For the second year in a row, vendors at the Bellingham Farmers Market will have a chance to see if they can attract enough business to extend the popular downtown market beyond its regular April to December season.
The market’s first winter edition of 2014 will take place from 10 a.m. to 3 p.m. on Saturday, Jan. 18, in Depot Market Square at 1100 Railroad Ave. Additional winter markets are scheduled for Saturday, Feb. 15, and Saturday, March 15.
Caprice Teske, the market’s director, said last year’s inaugural winter run was successful enough to allow colder-weather markets to return.
“Last year we had a really, really good response from customers,” Teske said.
With the experience gained from last year’s winter season, vendors will likely see 2014 as a proving ground, she said. More than 30 have signed up for spaces in the Jan. 18 market—nearly half are farmers selling either meat, cheese or produce.
Teske said she expects more vendors will be added at markets in February and March, as weather improves.
Vendor applications for the market’s main season are being accepted until Jan. 31. (More information is online at www.bellinghamfarmers.org.)
After seeing significant growth for several years, the number of annual visitors to the market’s main season appeared to level off in 2013, Teske said. Although market staff did not keep a head count of shoppers last year, Teske believes the visitor total from 2013 was similar to that of 2012, when the market drew an estimated average of 10,000 shoppers per month, she said.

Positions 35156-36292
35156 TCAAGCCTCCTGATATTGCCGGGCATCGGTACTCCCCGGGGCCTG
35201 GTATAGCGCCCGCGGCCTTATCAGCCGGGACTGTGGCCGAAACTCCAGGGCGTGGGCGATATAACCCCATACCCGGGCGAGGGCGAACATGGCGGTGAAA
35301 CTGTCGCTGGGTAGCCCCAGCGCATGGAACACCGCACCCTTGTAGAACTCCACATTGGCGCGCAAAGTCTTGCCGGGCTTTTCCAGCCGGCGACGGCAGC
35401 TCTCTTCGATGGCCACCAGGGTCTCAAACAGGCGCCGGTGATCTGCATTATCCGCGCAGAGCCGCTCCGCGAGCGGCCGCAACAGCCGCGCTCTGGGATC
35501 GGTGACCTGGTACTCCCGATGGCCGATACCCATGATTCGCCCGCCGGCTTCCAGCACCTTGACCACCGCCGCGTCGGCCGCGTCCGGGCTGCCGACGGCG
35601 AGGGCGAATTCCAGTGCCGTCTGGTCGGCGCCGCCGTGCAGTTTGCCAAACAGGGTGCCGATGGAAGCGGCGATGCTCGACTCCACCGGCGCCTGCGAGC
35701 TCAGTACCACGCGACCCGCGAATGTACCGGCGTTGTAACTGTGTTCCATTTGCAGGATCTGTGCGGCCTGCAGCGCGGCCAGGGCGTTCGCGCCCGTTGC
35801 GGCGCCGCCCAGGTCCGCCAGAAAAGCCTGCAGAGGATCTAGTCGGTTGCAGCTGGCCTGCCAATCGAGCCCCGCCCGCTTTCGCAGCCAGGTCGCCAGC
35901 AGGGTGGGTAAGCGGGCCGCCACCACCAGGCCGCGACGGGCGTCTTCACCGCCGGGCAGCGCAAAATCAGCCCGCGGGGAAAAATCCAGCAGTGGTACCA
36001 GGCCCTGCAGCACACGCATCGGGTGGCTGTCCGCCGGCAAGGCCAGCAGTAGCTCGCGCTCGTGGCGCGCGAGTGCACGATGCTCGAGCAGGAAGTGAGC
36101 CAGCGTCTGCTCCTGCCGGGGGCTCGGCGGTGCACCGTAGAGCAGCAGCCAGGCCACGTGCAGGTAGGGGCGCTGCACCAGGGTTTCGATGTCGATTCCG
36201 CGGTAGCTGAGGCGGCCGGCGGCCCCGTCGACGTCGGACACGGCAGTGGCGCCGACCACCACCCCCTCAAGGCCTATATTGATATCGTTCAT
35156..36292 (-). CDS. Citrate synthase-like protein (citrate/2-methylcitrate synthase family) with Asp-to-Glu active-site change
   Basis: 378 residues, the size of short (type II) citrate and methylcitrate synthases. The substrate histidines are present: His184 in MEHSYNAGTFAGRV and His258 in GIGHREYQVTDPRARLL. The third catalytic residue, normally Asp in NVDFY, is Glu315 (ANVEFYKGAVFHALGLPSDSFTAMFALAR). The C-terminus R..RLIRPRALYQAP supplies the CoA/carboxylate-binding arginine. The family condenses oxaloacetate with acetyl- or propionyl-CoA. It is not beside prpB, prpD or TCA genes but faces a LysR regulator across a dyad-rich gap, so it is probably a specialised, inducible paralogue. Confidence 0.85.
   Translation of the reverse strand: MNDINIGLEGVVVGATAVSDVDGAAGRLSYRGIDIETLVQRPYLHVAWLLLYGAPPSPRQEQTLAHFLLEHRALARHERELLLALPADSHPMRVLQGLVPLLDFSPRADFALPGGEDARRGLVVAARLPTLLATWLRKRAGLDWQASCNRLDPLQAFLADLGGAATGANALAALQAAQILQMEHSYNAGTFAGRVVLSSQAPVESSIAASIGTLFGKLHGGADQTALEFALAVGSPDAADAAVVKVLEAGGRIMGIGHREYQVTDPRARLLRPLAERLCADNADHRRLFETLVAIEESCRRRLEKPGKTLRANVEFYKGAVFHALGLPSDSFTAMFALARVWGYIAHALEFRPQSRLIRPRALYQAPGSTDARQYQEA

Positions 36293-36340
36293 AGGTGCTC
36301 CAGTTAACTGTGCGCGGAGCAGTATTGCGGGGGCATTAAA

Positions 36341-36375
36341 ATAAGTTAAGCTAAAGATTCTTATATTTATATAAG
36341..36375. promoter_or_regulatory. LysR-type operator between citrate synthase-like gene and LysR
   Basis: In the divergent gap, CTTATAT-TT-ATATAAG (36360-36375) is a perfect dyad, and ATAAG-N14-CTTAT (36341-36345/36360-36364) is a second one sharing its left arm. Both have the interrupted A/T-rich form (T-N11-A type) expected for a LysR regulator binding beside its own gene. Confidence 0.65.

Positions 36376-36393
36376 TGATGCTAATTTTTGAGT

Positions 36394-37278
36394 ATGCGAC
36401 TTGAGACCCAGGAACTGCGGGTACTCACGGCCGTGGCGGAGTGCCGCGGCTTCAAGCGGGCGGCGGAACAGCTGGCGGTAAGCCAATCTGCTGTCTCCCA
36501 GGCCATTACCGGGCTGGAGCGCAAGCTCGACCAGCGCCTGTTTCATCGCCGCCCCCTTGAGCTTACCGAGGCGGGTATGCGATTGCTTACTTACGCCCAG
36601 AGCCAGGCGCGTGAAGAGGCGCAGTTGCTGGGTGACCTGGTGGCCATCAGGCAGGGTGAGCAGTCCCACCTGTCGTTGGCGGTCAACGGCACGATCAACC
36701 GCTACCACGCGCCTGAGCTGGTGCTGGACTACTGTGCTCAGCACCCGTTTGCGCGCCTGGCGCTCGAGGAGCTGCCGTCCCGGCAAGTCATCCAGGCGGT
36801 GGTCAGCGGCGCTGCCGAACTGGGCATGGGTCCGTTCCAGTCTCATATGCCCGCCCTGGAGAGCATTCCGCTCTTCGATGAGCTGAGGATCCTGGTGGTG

Teske said the market’s appeal to shoppers grew heavily each year between 2006 and 2010. She attributed that growth to the completion of the Depot Market Square facility in downtown Bellingham, as well as exposure in regional and national media outlets, which also helped increase traffic from out-of-state and Canadian shoppers, she said.
Teske added that the rising popularity of locally produced food has helped drive more business to market vendors.
Market organizers saw 145 small businesses from in and around Bellingham and Whatcom County sign up for vendor spots throughout 2013. Each weekly market last year featured about 100 vendors, Teske said.
Despite slower year-to-year growth of total shoppers, Teske said her staff is beginning to see more visitors use the market as an actual shopping venue, rather than just a recreational event.
“What we’re seeing is more consistency with customers coming to the market,” she said.
Teske said increasing the market’s community education and promotional components are among her major goals for 2014. She said she would like to raise more awareness of lesser known elements, including the fact that market shoppers can use food stamps to make purchases.
The market’s board of directors also plans to begin devising long-term strategies for future growth and community outreach, she added.
Evan Marczynski, associate editor of The Bellingham Business Journal, can be reached at 360-647-8805 or firstname.lastname@example.org.